Memory Test Challenges, Opportunities


The semiconductor capital equipment market is on fire, and the memory chip test equipment sector is no different. But it is getting much more difficult on the memory side. Memory test vendors are contending with next-generation devices, such as 3D NAND flash memories, HBM2 chips, low-power double-data-rate DRAMs, graphics DRAMs, phase-change memories, magnetoresistive RAMs, and resistive RAM... » read more

The 2017 International Test Conference


Machine learning is a hot topic at many technical conferences this year. It will be true at the upcoming International Test Conference, which opens near the end of this month in Fort Worth, Texas. On Sunday, October 29, there are two tutorials devoted to machine learning. Monday, October 30, will have one tutorial related to the topic. The conference gets fully under way on Halloween, wit... » read more

Is It Safe To Assume That All “Passed” Die Are Actually “Good” Die?


In a world where Quality and Brand Protection is King, as certainly is the case for the automotive and medical device industries where strict minimal DPPM (defective parts per million) requirements are a common constraint, new methods for “escape” prevention and outlier detection are constantly being evaluated and implemented by semiconductor vendors to prevent any defective or marginal par... » read more

Whither Xcerra?


Trade tensions between the People’s Republic of China and the Trump Administration could sink a big transaction in the automatic test equipment business. Xcerra, a supplier of semiconductor test systems, board testers, and electronic interconnects, announced in April that it had accepted an offer from Unic Capital Management, an affiliate of Sino IC Capital, to acquire the company for $10.... » read more

A Tale of Two Testers


David Tacelli, president and CEO of Xcerra, was excited. His company’s reception for customers (and the press) at the Trou Normand restaurant in San Francisco’s hip South of Market neighborhood was going very well. Gourmet salames and other tasty foods were on offer, along with fine wines and craft ales and beers. He gleefully pointed out to editors that the product to be introduced at t... » read more

Testing IoT Devices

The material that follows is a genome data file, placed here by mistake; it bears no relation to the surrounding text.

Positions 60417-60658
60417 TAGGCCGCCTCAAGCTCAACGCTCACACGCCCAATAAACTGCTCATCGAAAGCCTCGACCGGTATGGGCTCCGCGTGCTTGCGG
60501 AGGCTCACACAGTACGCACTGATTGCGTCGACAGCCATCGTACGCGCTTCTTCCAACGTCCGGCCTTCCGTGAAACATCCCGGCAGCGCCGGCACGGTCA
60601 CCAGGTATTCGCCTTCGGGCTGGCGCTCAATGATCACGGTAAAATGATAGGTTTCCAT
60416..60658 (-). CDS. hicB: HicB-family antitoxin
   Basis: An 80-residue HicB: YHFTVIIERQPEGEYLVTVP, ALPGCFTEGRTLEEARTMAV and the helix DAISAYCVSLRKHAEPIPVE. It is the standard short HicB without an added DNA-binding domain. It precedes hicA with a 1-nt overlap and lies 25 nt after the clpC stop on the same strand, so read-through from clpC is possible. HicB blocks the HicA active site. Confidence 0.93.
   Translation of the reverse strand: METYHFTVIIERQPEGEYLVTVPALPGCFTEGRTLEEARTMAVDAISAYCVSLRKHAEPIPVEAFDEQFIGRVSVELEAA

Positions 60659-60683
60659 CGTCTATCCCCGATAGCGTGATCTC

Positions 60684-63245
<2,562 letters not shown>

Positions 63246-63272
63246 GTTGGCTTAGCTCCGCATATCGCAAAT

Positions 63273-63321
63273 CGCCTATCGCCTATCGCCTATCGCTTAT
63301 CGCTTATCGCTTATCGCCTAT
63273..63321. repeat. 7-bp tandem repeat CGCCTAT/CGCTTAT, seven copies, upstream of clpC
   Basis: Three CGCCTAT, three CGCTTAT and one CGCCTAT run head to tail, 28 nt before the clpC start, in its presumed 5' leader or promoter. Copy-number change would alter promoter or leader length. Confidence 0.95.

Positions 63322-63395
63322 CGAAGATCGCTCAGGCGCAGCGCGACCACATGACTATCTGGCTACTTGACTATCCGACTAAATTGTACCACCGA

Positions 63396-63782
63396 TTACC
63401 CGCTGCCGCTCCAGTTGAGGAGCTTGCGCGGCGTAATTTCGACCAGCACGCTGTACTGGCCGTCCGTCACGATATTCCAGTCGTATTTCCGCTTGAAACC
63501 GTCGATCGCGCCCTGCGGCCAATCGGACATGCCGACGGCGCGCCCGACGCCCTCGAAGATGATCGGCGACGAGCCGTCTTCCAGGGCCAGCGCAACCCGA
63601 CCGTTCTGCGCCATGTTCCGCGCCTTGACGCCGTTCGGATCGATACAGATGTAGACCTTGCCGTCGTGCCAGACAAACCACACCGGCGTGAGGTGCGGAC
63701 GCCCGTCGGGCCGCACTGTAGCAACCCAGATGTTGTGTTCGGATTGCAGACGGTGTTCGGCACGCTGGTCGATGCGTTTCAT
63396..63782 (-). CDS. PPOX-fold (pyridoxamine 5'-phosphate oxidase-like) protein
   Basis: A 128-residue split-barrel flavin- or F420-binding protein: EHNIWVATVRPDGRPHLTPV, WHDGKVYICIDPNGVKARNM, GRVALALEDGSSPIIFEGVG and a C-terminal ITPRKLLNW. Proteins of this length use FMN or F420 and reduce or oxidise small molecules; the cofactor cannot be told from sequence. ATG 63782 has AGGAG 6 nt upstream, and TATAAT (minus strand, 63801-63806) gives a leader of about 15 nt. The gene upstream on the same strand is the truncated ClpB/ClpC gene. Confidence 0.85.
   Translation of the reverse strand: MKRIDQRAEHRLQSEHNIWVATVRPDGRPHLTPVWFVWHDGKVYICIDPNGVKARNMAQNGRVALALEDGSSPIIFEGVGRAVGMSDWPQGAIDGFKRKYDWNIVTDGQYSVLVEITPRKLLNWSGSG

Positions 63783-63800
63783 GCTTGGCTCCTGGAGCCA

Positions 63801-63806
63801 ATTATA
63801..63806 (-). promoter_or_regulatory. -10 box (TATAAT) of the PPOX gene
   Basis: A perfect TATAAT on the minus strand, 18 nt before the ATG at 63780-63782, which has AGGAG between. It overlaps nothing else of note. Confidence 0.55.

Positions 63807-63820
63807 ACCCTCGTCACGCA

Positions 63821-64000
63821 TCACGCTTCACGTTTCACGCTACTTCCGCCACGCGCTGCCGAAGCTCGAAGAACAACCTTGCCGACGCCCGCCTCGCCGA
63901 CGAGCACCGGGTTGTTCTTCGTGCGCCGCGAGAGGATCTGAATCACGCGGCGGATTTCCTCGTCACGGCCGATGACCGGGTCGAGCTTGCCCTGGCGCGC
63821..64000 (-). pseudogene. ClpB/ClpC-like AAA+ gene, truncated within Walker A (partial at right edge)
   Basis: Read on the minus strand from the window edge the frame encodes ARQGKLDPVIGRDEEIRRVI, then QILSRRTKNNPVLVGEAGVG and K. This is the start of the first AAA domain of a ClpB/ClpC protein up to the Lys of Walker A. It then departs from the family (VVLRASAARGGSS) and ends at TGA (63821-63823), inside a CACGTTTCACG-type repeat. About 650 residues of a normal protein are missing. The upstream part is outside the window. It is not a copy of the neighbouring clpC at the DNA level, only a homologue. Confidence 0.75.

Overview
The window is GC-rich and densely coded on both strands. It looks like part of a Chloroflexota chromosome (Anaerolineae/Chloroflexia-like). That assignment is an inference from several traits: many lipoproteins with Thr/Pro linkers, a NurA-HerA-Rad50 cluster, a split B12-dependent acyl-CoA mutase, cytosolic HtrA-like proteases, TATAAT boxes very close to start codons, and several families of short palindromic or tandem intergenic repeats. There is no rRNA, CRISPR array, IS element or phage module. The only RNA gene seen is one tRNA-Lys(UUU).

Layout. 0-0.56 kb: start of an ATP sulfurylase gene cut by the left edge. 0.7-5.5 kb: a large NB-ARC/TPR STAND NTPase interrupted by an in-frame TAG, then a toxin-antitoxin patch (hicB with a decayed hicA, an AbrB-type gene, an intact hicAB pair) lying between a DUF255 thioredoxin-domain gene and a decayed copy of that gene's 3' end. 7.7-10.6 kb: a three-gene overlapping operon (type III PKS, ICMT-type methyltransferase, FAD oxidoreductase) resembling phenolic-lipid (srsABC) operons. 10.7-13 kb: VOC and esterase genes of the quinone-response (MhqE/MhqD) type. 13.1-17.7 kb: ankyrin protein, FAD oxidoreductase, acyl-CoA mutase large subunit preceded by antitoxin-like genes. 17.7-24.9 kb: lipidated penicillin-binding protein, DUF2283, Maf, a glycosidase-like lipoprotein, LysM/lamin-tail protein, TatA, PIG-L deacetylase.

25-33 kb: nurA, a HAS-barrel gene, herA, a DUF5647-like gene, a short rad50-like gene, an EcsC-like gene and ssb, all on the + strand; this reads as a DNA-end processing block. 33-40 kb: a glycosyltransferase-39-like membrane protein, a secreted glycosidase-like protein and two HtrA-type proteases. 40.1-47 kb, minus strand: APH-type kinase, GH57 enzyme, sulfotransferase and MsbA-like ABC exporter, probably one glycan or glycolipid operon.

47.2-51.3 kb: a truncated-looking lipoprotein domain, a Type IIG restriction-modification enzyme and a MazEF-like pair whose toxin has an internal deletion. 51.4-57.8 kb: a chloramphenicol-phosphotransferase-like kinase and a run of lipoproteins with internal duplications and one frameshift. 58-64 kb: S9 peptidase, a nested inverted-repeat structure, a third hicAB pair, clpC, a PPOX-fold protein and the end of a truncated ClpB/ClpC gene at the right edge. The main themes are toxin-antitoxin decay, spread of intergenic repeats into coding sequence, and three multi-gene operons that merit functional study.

Internet of Things devices present new challenges in testing. Some devices can be tested the same way as standard semiconductors are now tested, but others call for different approaches. Microcontrollers and other chips that go into safety-critical applications — medical devices, military/aerospace systems, and automotive electronics — need their own kind of testing to make sure they wil... » read more

The Future of Testing


In our previous test blog posts, we looked at the history of automated test equipment for semiconductors and for printed circuit boards. This month, we look ahead to the test technologies that are emerging. The chip ATE field has essentially boiled down to Advantest, Teradyne, and Xcerra (LTX-Credence), while the board test market is dominated by Teradyne and Keysight Technologies (formerly ... » read more

Time For Massively Parallel Testing


Time is money in electronics, as in other industries, and the more time that is invested in testing chips means more costs being added to the product in question. To speed up testing for memory devices and other semiconductors, test equipment vendors have resorted to parallel testing technology, simultaneously testing multiple chips at a time. The industry also is turning to system-level tes... » read more

How Testing MEMS, Sensors Is Different


When it comes to testing microelectromechanical system devices and sensors, sometimes you have to shake and bake. [getkc id="311" comment="MEMS"] and [getkc id="187" kc_name="sensors"] are physically different from standard ICs. They require a specific type of stimulus to get the required testing results. Most chips only need to have an electrical charge run through them to gauge their pass/... » read more

A Brief History of Test


The history of semiconductor test systems is the subject of this blog post. We’ll turn to printed circuit board testing at another time. Boston-based Teradyne sold its D133 diode tester to Raytheon in 1961. Five years later, it introduced the J259 integrated circuit tester, which had a minicomputer to run the test programs. For many, this marks the beginning of automatic (or automated) tes... » read more

← Older posts